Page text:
Home > Travelogues > Naples 2009 > Archaeological Museum and subterranean Naples
Sunday May 24th, 2009
Naples' Archaeological Museum
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It isn't far from hotel Palazzo Decumani to Naples' archaeological museum, Museo Archeologico Nazionale.
The exhibitions with artefacts from Pompeii and Herculaneum are very impressive, and the newest finds from Villa of the Papyri are fantastic. You are allowed to take pictures as long as you don't use a flash.
We walk ourselves tired through hall after hall. The collection is enormous and you cannot help wonder if anything has been left in the ruins. It is crème de la crème.
Personally I have a soft spot for mosaics, and this is the place to be. There are mosaics galore, amazingly lively and with vibrant colours that make them look like paintings.
Pompeii and Herculaneum are magnificent, but until you visit the museum in Naples you cannot comprehend the treasure that was - and still is - hidden in the cities buried by Vesuvius August 24th, 79 AD. You can see some pictures of the antique artefacts on the page with photos from Pompeii, Herculaneum and the Archaeological Museum.
On the way home we enjoy refreshments in Piazza Dante. It is Sunday and families are out walking. The kids are eating ice cream and riding the electrical rocking horse outside the bar. At a table behind us men are playing cards, and the game has attracted a crowd of male spectators.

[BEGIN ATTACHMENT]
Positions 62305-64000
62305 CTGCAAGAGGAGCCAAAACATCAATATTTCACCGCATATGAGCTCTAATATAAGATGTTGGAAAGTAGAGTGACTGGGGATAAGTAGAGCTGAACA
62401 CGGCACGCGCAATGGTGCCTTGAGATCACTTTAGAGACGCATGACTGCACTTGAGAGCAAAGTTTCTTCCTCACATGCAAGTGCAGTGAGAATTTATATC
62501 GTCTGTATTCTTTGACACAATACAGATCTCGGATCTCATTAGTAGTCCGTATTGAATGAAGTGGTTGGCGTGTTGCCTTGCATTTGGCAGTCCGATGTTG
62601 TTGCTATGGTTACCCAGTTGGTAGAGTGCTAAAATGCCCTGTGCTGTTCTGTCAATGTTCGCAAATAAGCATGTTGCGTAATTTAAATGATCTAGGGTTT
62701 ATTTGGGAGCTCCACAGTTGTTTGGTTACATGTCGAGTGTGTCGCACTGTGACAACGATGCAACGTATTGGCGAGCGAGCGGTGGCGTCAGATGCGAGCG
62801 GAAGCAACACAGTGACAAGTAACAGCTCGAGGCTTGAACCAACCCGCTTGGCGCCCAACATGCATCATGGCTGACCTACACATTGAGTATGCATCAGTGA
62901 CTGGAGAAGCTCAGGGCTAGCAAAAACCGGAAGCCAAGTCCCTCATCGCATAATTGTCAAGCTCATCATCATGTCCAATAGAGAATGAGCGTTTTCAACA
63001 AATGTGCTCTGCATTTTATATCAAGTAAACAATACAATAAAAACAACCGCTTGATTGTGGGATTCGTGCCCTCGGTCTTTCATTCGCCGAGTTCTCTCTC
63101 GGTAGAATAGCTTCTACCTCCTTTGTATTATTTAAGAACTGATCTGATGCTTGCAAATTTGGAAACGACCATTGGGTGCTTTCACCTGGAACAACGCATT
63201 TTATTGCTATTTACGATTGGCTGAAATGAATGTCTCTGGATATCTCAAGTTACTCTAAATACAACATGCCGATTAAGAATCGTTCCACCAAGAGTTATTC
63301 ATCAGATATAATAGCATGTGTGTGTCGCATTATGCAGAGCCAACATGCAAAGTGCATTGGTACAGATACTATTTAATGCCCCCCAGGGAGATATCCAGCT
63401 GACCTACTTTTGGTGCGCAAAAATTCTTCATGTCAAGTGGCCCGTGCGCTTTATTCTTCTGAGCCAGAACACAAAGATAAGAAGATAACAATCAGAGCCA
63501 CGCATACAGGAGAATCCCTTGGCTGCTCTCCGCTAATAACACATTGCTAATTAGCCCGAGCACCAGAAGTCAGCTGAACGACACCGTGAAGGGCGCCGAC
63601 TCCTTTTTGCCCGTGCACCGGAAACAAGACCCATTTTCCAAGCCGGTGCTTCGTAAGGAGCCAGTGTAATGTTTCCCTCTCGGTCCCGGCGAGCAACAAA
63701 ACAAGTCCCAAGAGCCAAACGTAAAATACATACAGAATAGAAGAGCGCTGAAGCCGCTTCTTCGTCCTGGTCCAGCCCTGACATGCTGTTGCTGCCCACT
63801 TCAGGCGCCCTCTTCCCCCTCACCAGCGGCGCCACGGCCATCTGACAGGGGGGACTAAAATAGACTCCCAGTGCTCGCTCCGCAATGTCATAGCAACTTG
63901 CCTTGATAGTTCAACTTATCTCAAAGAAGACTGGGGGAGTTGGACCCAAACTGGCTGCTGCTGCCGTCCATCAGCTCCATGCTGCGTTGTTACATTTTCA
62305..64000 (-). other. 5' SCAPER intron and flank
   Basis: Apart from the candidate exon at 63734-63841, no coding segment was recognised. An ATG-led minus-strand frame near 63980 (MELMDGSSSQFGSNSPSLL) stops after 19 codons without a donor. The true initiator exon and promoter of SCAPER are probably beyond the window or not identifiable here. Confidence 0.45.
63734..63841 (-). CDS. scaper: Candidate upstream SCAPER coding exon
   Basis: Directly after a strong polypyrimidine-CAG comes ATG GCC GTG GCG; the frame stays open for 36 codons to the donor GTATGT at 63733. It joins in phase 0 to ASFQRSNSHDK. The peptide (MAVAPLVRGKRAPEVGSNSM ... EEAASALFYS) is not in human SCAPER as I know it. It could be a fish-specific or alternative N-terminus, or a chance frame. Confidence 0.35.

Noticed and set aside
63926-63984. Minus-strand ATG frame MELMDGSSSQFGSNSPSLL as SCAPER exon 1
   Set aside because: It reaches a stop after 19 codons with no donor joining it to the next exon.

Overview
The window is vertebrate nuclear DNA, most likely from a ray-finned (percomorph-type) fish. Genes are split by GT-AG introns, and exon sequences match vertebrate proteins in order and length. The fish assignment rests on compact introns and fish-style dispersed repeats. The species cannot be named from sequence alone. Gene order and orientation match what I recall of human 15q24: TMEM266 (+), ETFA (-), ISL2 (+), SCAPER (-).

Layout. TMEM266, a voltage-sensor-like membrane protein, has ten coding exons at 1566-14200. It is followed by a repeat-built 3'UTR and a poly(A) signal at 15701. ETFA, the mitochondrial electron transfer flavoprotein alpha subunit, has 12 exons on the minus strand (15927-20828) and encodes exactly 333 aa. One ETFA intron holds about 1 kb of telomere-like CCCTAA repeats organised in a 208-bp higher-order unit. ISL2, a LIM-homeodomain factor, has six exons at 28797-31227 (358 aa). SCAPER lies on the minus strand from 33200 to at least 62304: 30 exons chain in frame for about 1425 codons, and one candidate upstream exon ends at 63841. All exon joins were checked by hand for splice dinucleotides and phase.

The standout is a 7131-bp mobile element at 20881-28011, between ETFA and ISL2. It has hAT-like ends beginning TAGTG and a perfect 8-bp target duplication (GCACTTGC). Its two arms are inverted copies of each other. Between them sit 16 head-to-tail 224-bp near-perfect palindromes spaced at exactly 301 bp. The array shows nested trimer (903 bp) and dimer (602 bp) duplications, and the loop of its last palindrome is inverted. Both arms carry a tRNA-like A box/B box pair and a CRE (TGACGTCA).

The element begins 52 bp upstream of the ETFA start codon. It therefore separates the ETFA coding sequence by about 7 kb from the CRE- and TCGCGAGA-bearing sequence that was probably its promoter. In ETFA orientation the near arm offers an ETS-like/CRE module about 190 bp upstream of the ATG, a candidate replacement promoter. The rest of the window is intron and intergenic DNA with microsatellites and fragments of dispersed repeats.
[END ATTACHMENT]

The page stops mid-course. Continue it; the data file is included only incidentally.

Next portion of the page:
We buy some stuff for a simple lunch at the hotel. When we get home at one o'clock, the maid hasn't cleaned the room. We press the "non disturbare" button, and that is respected.
Napoli Sotterranea - the subterranean Naples
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At half past four we walk to Via dei Tribunali, where (Piazza San Gaetano 68) a guided tour in English starts to the subterranean Naples. A ticket costs 9.30, and we are 10 - 12 tourists in the group.
Our guide is a girl in her twenties, and she speaks good English. She takes two of the neighbourhood's teenage girls along, and from time to time she tells them something in Italian. The girls giggle and are quite sweet.
The first stop is an apartment a few streets away. There's a trapdoor under the bed. It leads to a staircase and a cellar, which is a tiny corner of Nero's old amphitheatre with room for an audience of 6000 people.
The society, Association Napoli Sotterranea, bought the apartment some years ago and excavated the cellar. There are old arches and brick walls. Several apartment blocks are built on top of the old theatre, and here and there antique arches, walls and columns are a part of the houses.
The mad emperor Nero performed here, and one antique source writes that the ground began to shake while Nero was singing. Nero continued to sing during the earthquake and finished by thanking both the gods and the audience for their applause.
You can read more about the apartment and the theatre at the society's homepage.
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Back in Via Tribunali we descend a staircase with many steps to the subterranean Naples 35 metres below.